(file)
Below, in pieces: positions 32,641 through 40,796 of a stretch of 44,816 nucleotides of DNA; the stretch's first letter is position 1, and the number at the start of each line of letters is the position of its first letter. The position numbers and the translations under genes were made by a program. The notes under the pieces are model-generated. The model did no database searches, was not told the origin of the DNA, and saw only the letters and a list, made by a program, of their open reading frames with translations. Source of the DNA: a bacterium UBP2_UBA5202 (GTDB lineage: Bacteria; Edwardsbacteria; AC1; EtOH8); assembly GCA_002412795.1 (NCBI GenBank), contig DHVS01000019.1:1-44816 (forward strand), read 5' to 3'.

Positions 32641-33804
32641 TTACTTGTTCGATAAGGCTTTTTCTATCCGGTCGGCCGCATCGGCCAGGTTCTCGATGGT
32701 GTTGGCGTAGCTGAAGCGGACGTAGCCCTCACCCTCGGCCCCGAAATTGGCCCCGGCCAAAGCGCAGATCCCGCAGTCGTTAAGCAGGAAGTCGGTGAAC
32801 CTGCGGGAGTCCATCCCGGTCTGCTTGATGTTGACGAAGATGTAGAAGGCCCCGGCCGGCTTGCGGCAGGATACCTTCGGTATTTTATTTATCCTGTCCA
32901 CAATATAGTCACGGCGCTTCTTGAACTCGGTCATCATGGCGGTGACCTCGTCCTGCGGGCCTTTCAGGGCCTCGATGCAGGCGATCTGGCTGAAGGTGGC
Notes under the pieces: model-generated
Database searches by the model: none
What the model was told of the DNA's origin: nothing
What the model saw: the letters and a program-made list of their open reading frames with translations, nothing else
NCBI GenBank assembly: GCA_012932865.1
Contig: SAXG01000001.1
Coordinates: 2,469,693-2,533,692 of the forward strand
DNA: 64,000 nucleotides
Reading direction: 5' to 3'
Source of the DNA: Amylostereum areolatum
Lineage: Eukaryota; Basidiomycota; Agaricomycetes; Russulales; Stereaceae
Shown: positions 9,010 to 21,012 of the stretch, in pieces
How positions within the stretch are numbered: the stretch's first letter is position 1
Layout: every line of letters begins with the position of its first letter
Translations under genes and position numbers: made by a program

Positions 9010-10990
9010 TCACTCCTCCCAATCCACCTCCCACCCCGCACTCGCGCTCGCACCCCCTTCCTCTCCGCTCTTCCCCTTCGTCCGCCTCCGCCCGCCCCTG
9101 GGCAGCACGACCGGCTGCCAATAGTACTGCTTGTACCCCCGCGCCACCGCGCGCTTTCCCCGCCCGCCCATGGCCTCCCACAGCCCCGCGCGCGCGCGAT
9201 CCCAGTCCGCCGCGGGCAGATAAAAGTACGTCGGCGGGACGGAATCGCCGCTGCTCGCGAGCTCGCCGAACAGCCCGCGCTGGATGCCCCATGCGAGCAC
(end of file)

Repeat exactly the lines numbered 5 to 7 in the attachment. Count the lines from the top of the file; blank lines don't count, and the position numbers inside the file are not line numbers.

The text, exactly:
32801 CTGCGGGAGTCCATCCCGGTCTGCTTGATGTTGACGAAGATGTAGAAGGCCCCGGCCGGCTTGCGGCAGGATACCTTCGGTATTTTATTTATCCTGTCCA
32901 CAATATAGTCACGGCGCTTCTTGAACTCGGTCATCATGGCGGTGACCTCGTCCTGCGGGCCTTTCAGGGCCTCGATGCAGGCGATCTGGCTGAAGGTGGC
Notes under the pieces: model-generated